The global spread of coffee growing and drinking all started with a curious goat and that’s what legends say. 9th century Ethiopian goat herder Kaldi drank a concoction made from the beans after seeing his energetic goats eat them. The Sufi monks of Yemen in the 15th century were said to drink it as well. During the 17th century when coffee was introduced to Europe, the popularity of cafes followed the same pattern as most coffee houses around the world.
It quickly became a venue for people to congregate, exchange views, write poems, plays, and political testaments, conduct business transactions, participate in cultural exchange and often relax with a good book. The popularity of coffee shop had served as a mailing address, because many people were regulars. When you want to go to exchange news, share ideas and get advice, you go to a coffee shop. It has been that way for quite some time. Coffee shops had been places of learning; of making business deals; scientific, literary, political, philosophical, and economic discussions; and even the typical gossip.
At the beginning of the nineteenth century nearly all coffee exported on the world market was produced by European colonies. Two-thirds came from French colonies. But despite the fact that the following century would witness what Eric Hobsbawm called "The Age of Empire" and Lance Davis termed "high imperialism", colonialism would cease being important in coffee production. (Though colonies certainly continued to be vital to the production of tea and sugar. ) This occurred precisely at the same time that coffee consumption rose vertiginously in most European colonial powers.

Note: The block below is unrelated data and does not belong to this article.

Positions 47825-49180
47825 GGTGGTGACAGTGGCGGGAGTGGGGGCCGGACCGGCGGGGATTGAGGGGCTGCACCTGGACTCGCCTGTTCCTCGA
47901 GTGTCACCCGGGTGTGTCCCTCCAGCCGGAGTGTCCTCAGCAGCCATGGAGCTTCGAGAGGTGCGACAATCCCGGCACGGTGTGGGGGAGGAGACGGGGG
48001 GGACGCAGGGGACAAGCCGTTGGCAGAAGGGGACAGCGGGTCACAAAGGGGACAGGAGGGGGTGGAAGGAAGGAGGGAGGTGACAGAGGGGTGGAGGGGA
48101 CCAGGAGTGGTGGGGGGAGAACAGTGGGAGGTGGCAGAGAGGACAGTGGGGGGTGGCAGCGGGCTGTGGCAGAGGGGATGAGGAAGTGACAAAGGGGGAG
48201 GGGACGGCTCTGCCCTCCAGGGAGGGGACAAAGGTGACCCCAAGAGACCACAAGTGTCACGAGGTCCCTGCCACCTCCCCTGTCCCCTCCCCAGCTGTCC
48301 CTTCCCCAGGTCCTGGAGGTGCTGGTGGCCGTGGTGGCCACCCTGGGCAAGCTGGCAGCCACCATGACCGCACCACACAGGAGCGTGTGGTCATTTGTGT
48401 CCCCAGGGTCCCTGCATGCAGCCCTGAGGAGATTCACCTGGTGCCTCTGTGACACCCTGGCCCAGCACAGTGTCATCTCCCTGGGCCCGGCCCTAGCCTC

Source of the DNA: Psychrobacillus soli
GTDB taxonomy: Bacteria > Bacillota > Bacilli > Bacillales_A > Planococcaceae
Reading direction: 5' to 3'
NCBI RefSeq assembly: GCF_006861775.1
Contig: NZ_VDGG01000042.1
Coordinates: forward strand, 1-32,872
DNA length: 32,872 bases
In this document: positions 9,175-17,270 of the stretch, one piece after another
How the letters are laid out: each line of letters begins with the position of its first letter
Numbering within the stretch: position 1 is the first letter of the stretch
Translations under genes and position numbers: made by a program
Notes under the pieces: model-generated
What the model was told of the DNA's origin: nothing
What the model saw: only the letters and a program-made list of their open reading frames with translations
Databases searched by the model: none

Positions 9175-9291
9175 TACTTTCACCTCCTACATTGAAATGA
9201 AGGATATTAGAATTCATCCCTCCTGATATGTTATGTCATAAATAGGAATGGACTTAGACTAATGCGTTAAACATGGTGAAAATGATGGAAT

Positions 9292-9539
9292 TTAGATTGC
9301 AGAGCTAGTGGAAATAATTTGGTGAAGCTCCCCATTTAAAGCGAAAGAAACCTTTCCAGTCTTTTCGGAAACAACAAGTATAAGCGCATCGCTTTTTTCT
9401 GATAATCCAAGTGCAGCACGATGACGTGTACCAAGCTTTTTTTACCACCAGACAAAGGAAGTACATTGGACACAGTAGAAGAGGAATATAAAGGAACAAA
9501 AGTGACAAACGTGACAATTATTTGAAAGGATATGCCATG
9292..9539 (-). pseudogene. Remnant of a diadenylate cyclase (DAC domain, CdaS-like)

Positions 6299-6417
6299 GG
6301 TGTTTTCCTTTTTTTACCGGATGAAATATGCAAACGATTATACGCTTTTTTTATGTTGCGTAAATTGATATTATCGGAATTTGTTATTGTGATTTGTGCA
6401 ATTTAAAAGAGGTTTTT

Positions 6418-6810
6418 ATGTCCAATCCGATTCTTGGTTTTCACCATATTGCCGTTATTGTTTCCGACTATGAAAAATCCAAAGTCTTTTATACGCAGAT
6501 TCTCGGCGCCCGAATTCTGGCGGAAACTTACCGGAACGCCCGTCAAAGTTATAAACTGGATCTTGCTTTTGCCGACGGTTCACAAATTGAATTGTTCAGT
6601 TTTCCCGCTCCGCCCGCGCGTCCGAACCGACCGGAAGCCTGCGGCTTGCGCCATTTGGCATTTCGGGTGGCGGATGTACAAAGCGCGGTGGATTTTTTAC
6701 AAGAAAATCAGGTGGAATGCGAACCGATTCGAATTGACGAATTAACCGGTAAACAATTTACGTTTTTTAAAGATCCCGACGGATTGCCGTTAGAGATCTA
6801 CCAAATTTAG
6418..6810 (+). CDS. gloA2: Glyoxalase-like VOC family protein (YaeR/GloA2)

Coffee was treated differently than sugar and rubber in the nineteenth century Age of Empire because its low technological demands meant that an independent country richly endowed with the factors of production, Brazil, could begin producing on an unprecedented scale. Cheap fertile land and slave labor allowed coffee prices to plummet after 1820 and remain low until the last quarter of the century creating supply-induced demand. Brazil’s exports jumped 75 fold between independence in 1822 and 1899. World consumption grew more than 15 fold in the nineteenth century.
Consumers were not very price conscious because they were long buffered from recognizing the price. If they drank in cafes, they were unaware of the type of coffee they were drinking. As the price of one sort rose, cafe owners often blended in cheaper substitute grades rather than raise their price. he same seems to have been true for grocers. Rather than risk losing their clientele, they competed on blends, not on price. They also sought to keep prices constant. Price rises were often not passed on to the consumer. Instead, cheaper blends were used or grocers reduced their profit margin.